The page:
Law

FAQs About Workers’ Comp Benefits 

Following an accident in the place, it is critical to inform your employer about your injuries so that they can begin the claim as much as possible. Even if you think you are not injured, you should still make the report. Some injuries take time to show and may become apparent after a few days, weeks, or even months. 

Even though everyone is aware of the program, there is still much confusion regarding the subject. A workers’ comp attorney Virginia can help you get clarity on all your doubts. 

FAQs about workers’ comp benefits 

  • Is the date of the accident counted as a day of lost work?

Yes. When you experience an accident in Virginia, you can no longer continue working for the rest of the day. Thus, you lose an entire day’s wages. Therefore, the day of the accident is counted as a day of lost work. When your damages are calculated, this day’s pay will be included. 

  • Will workers’ comp cover for the injuries that are not born out of an accident?

Yes. Not all work-related injuries are born out of an accident, and workers’ comp recognizes that. Some injuries can develop over a long time, such as repetitive motion injuries. One example is when people do a lot of typing every day and develop carpal tunnel syndrome. Another example is when a worker faces stress and develops mental illness anxiety. These injuries are compensable.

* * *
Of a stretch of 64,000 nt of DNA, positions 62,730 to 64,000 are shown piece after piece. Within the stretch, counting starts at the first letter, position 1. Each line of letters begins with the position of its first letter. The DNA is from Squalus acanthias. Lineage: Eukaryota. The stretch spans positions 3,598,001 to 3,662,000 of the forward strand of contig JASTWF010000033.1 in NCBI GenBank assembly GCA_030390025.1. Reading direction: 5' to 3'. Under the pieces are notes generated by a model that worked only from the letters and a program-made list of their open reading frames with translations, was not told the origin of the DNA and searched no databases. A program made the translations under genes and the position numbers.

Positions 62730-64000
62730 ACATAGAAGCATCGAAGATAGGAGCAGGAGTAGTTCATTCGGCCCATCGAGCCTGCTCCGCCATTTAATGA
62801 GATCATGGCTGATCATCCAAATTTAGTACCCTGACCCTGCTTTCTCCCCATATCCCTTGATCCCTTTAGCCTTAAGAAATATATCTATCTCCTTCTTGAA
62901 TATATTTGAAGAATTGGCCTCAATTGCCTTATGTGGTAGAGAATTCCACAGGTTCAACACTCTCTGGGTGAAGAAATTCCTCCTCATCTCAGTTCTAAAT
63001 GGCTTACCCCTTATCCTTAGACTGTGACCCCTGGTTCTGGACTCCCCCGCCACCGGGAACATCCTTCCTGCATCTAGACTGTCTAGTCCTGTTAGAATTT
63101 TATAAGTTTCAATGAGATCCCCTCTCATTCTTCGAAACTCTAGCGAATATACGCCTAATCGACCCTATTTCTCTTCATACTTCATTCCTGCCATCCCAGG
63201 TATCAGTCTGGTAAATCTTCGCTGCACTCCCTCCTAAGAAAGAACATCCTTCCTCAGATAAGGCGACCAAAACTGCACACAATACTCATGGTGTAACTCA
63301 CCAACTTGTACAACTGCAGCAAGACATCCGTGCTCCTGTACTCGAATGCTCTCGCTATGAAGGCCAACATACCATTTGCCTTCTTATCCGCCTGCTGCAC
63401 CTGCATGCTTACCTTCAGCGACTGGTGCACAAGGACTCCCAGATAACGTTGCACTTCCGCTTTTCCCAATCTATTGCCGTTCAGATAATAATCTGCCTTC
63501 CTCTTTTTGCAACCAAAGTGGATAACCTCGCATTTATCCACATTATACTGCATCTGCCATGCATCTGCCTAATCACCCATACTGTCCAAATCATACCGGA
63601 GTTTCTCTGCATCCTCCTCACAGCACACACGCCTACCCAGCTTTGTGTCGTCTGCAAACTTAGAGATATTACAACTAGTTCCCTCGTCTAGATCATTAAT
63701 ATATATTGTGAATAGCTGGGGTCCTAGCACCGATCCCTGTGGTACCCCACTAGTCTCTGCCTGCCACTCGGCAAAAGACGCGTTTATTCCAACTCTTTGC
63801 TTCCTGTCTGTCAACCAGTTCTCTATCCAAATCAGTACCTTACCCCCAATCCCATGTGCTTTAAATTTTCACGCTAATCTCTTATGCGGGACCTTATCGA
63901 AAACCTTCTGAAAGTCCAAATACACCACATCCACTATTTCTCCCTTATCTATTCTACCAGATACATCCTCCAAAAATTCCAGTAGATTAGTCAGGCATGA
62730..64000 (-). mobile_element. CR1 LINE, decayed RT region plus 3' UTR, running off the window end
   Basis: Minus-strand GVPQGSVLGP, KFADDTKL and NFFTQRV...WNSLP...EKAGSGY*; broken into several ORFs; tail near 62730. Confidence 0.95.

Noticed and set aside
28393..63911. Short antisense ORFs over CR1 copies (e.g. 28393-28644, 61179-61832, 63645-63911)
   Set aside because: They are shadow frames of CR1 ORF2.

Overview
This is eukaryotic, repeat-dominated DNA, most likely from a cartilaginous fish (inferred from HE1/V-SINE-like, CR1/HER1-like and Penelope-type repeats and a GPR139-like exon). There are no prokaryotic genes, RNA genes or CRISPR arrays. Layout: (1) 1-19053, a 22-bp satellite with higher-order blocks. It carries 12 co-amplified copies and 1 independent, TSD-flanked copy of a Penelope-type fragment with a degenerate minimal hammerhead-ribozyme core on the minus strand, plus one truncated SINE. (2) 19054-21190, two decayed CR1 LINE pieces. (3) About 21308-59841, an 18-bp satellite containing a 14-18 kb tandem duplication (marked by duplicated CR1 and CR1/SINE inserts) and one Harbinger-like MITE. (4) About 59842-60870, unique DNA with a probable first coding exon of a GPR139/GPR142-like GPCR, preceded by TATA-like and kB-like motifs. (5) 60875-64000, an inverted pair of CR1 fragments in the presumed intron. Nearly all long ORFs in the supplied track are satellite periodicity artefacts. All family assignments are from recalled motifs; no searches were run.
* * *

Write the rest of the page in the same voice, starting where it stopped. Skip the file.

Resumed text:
• Is the time taken off for medical appointments considered lost time?

No. The time taken off for medical appointments is not considered lost time. Lost time is when you are forced to stay out from work because of your physical condition or a compensable injury. 

  • Can I still receive workers’ comp if the accident was my fault?

No. Workers’ comp was designed by keeping the workers’ welfare in mind. However, you won’t be compensated if the accident was your doing. Since the employer is not responsible for the injury, they won’t be obligated to pay for your damages with the insurance they pay for. These injuries can result from fighting, self-harm, intoxication, etc. 

  • Am I allowed to see a doctor of my choice?

The answer to this question depends on which state you reside in. For people in Virginia, you cannot see the doctor of your choice. Rather, your employer is required to provide you with a panel of doctors from which you can select one. In case your employer or the insurance company refuses to offer physicians, you can go with one of your choices. 

Related Articles

Back to top button